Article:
La Cafeta del Sindi
By Jade Arroyo
El Recreo is one of the main venues for culture in town, located within the former Workers Union (Sindicato in Spanish) building on calle Recreo. This place was born from the desire to create a forum for popular culture and bring it closer to the San Miguel community, through the keeping of traditions, courses and workshops in several art disciplines and live performances of music, dance and theater, everything inclusive and affordable.
Now, La Cafeta (located on the terrace) is a part of this perspective of cultural wholeness: its goal is to offer alternative entertainment, such as acoustic concerts, readings, theater and, above all, literary workshops.
The cafeteria is infused with literature: even the menu has a prologue to explain itself and the dishes are named for famous authors. A notice establishes that they don’t have calorie-free sweetener, soy milk or other such food items.
La Cafeta is run by Oscar (you can recognize him by his hat), a musician and writer who also has other talents, such as chef, barista and host. He shared with Atención the recipe for chilaquiles.
For those who are unfamiliar with this very Mexican dish, chilaquiles consists of tortillas bathed with sauce and topped with cheese, cream, onions and cilantro. In Mexico, chilaquiles are served as a breakfast dish, and it’s an excellent way to start the day with energy—and to ease a hangover.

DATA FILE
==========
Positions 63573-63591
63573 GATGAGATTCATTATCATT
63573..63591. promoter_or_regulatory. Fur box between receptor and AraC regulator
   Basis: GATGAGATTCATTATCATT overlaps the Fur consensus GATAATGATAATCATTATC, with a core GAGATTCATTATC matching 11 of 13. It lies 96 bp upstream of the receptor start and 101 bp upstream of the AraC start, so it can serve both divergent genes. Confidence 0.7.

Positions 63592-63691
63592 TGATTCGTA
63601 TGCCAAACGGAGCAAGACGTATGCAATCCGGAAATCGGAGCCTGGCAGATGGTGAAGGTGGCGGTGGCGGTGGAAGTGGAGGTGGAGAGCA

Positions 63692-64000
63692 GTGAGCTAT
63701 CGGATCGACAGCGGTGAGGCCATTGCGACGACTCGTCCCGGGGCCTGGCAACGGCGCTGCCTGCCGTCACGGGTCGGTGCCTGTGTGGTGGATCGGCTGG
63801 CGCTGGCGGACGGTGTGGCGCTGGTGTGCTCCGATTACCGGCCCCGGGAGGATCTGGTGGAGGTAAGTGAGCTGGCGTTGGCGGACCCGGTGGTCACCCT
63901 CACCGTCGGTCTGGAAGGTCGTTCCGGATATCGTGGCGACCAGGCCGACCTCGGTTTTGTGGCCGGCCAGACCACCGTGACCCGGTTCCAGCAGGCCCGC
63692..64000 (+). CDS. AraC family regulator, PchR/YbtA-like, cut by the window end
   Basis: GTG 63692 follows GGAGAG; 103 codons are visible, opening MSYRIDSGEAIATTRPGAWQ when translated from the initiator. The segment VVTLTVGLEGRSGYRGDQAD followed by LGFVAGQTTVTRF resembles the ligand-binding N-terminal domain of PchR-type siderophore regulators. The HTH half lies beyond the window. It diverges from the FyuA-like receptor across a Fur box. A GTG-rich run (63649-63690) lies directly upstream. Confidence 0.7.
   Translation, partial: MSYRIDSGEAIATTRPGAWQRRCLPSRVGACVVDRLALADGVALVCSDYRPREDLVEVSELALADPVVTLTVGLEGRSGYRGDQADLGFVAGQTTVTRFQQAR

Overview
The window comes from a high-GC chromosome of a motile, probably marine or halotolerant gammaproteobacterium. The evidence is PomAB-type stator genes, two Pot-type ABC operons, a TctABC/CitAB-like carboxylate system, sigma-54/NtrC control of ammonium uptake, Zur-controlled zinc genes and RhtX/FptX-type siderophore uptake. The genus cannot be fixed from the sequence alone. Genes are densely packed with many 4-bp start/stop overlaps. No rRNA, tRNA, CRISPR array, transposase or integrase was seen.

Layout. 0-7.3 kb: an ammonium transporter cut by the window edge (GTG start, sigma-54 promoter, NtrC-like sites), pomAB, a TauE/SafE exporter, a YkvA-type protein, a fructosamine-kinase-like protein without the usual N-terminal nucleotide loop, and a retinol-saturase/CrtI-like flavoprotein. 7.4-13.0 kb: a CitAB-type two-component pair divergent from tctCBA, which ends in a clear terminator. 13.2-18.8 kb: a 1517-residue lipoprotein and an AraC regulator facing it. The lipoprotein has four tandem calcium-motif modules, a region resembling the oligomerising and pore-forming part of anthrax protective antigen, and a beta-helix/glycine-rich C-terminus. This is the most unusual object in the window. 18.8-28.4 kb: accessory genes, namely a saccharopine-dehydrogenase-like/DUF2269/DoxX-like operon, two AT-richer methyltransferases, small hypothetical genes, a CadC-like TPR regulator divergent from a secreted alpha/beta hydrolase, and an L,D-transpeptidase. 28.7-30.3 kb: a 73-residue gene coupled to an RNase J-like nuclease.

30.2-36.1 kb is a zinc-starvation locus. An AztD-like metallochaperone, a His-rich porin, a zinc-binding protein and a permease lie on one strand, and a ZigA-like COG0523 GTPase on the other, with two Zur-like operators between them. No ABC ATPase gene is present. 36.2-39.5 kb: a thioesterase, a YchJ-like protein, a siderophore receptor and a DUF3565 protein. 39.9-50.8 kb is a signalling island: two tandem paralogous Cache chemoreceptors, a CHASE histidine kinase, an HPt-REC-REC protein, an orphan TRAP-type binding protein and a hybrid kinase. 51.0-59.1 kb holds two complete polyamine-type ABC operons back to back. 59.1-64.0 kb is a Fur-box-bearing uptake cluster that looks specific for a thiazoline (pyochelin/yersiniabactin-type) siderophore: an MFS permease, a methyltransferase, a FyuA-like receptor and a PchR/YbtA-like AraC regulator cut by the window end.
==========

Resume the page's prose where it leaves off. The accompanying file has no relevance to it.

La Cafeta is open Monday through Friday, 9am–pm (meals only until 4pm).
Chilaquiles with red sauce
2 chilis guajillo
1 chili de árbol
1 clove of garlic
Oil for frying
2 generous slices of fresh cheese
2 tablespoons of crema
1 sprig of epazote
1 sprig of cilantro
Salt and pepper
When making chilaquiles, the tortillas are fried to enhance their flavor. Cut the tortillas into triangles and fry them in a hot pan with 1/2 cup of oil for two minutes, turning them regularly with tongs. Place the fried tortillas on paper towels to remove the excess oil. Set aside. Tip: use dried-out tortillas from a previous day, rather than fresh ones.
remove the seeds and veins from the chilies with a knife, then boil them in a little water along with the tomatoes for four minutes until the chilies are softened. Put this is the blender with 1/4 onion, the garlic and salt and pepper. Set aside.
Heat one tablespoon of oil in a pot and pour in the sauce and a sprig of epazote; when it starts to boil, reduce the heat to medium and cook it for three minutes until the sauce thickens. Lower the heat and add the fried tortillas very carefully, so they don’t break. Cook for three more minutes and remove the epazote sprig. Serve the chilaquiles topped with chopped cilantro, sliced onion, cream and crumbled cheese. If you like, you can add a fried egg, cooked chicken, or slices of avocado. Chilaquiles are usually served with refried beans as a side dish.